Bill Viola Retrospective, Le Grand Palais, Paris

Bill Viola's Films (5th March - 21st July 2014)

Bill Viola’s beautifully curated retrospective is laid across an intriguing labyrinth of dark rooms. You are lured in by the hypnotic rhythm of distant music or what is better described as distant vibrations. Viola is known for his slow moving, but somewhat addictive films, which have captured the imaginations of audiences worldwide. A contemporary American video artist, he is known for using innovative sound and imaging technology. He focuses on fundamental human experiences such as birth and death, transfiguration and consciousness, which make his work all the more evocative.  The elements of fire and water are repetitively used in his work and bring intense emotional experience to his audience. This is illustrated by the popularity of his widely publicised film The Drowning Man.

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The exhibition opens with a projection of an ethereal figure drifting back and forth across an indistinguishable landscape at various depths of field. Progressively, it becomes clear that he is wandering through a desolate dessert scene at night. This is reminiscent of the cult Australian film Picnic at Hanging Rock, which haunted me as a child. When I was shown it, girls of a similar age to me were seemingly lost to an alternative dimension without explanation. I found this concept immeasurably frightening. In Viola’s film the diaphanous pyjamas worn by the subject and the close ups of the rippling linen were incredibly beautiful. As you watch the film you feel drawn into this solitary man’s journey, unable to abandon him as he suffers his hallucinations.

The other particularly captivating film was The Encounter, in which two screens face each other at either end of the dark room and present two Indian men in modern dress, juxtaposed with two women in traditional saris. The sound of the desert wind as they walk towards and away from each other magnifies the evocative power of this film, which gives us a desperate sense of loss, when the subjects eventually leave the screen and we are excluded from their journey.

In The Dreamers, there is a sense of calm which floods through you as you watch the subjects submerged in water as their hair and clothing pulse with its energy. This theme of nature's strength is also visible as water bursts through a suburban house in the Going forth by day: the deluge. Given Viola's religious beliefs, I wondered whether he was referencing the flood from the story of Noah and the Ark, God's ultimate condemnation of human sin. This film is shown in a large dark space, where the audience lie sprawled on the carpeted floor - bodies entwined for lack of space - to watch the events of four simultaneous films unfold. I can’t help but feel that Viola wanted to bring the audience together, thus provoking this physical contact between strangers as a form of social experiment. Either way, it seems that once again, art brings us together.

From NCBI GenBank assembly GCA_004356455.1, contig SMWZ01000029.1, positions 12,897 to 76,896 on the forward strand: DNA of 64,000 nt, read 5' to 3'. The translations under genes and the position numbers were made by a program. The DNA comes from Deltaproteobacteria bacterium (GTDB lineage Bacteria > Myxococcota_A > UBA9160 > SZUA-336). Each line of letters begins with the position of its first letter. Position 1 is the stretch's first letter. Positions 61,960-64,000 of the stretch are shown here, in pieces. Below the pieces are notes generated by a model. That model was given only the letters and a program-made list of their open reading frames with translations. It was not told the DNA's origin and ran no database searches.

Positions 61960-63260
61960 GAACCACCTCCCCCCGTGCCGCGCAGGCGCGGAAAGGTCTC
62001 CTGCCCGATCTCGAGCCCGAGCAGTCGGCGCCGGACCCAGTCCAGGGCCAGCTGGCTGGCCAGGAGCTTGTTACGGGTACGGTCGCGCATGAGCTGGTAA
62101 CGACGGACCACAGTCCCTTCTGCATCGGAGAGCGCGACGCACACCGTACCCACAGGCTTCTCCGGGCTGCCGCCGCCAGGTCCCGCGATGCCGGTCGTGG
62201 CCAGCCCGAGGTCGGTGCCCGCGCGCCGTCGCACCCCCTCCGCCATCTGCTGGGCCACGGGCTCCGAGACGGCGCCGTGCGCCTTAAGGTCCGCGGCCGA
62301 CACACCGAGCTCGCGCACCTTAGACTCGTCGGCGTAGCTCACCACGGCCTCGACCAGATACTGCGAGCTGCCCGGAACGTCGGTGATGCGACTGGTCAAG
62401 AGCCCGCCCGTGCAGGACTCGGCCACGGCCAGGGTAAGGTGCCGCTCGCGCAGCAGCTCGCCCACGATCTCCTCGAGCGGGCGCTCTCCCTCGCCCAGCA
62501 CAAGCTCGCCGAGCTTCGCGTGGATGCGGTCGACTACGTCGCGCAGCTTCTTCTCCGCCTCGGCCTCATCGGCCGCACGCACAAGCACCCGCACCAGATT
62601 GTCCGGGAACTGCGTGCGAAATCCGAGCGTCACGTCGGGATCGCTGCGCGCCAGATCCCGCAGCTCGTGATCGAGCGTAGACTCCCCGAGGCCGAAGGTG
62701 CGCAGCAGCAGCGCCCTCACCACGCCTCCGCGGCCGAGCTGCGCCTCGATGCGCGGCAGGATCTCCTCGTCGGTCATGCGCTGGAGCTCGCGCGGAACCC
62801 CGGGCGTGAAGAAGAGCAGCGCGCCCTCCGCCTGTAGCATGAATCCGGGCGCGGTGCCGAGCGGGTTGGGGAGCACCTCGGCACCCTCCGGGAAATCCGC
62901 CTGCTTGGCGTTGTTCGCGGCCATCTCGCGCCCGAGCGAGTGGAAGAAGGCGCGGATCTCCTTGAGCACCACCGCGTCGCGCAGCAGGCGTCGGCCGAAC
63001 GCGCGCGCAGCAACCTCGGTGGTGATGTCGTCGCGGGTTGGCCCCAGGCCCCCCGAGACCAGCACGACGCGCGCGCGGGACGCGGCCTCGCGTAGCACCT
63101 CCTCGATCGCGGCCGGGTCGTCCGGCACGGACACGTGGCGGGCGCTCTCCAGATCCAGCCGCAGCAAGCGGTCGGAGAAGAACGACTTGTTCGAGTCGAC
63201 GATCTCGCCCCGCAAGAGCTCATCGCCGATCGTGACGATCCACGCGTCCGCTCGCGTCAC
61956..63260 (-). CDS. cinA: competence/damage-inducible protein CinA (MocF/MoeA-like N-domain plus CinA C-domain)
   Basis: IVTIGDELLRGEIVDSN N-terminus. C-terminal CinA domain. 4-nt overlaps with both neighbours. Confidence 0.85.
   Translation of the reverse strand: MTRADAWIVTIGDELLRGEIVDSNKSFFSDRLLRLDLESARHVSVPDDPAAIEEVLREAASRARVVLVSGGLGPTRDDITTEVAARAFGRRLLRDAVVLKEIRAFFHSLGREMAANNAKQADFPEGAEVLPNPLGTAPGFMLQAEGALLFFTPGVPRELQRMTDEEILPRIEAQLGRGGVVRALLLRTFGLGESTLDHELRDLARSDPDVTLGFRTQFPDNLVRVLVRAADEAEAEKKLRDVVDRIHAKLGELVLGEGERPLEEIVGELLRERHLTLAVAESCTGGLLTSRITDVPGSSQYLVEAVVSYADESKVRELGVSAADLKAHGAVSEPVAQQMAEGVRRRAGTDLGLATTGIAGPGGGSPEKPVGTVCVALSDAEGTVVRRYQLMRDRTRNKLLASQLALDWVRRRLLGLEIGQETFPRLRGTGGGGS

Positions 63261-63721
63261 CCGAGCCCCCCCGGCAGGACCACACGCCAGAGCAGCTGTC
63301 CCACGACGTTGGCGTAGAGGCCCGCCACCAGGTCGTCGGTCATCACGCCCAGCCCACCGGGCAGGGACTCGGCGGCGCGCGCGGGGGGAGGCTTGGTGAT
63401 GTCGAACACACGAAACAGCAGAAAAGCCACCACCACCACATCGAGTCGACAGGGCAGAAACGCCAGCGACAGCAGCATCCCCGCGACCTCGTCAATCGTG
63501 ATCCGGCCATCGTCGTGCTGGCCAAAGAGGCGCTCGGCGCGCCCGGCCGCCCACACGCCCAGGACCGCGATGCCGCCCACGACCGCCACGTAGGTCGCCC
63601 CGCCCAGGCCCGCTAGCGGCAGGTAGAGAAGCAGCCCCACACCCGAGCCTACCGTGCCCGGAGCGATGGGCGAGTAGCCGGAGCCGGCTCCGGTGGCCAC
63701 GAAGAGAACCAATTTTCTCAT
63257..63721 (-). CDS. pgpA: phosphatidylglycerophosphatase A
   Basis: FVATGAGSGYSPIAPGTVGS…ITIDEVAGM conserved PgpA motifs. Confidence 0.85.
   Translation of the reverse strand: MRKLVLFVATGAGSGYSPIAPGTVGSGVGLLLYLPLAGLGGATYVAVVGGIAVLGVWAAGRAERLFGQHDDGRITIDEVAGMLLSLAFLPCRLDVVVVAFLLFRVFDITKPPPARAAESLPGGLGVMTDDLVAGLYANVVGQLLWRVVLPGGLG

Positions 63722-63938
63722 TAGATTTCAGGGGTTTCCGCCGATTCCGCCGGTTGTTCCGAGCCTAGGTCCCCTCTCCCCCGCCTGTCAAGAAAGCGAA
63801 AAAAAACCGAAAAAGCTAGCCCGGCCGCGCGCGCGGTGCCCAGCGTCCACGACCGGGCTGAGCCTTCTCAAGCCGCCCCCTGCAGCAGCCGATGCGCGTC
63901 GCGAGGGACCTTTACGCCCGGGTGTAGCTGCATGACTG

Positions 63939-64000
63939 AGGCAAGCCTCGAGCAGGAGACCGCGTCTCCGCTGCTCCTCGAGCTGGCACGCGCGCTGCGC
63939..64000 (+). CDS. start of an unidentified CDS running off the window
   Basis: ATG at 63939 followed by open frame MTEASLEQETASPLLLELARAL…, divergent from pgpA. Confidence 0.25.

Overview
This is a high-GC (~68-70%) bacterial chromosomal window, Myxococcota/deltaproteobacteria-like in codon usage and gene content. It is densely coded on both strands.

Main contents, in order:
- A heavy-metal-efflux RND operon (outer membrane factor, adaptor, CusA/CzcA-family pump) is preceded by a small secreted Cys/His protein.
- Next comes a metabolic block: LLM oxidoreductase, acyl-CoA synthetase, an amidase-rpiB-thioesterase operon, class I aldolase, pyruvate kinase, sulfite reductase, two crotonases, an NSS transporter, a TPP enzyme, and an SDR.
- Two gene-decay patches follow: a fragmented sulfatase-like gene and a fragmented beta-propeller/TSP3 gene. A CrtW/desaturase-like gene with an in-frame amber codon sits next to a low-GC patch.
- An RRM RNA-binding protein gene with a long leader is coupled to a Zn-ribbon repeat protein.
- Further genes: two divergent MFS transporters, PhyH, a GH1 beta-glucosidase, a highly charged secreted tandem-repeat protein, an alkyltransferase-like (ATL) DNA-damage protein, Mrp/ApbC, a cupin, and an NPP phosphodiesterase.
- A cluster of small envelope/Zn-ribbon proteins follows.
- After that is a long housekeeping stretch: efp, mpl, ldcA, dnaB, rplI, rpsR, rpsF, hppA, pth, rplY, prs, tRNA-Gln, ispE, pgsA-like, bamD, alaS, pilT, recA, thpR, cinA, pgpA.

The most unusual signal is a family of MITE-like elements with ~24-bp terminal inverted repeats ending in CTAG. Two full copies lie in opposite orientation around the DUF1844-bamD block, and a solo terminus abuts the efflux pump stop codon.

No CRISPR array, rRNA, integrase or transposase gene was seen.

As you descend the spiral stairs towards the key pieces, you unknowingly enter another work titled Presence, which consists of eerie whispers wrapping themselves around your being. It is deeply unsettling how much they feel like internal thoughts. You can look over your shoulder and search for speakers, but yet again you are powerless to his element of Viola's surprise. The key film was the incredibly spiritual Tristan’s Ascension, depicting a lifeless man lying still and gradually being drowned in cascading water. Slowly he rises up through the incredible force of it, but without movement or reaction. Perhaps this alludes to Jesus' silent suffering on the cross before he was raised to heaven in the resurrection. Not unsurprisingly given the brevity of the piece, it was originally created to accompany Wagner’s opera Tristan und Isolde. It is enthralling, because of the paradox of the man’s stillness with the unrivalled strength of the falling water, which seems to crush him before he is saved. We were spellbound by Viola’s vision. 

Written by Flora Alexandra Ogilvy, founder of Arteviste.com.

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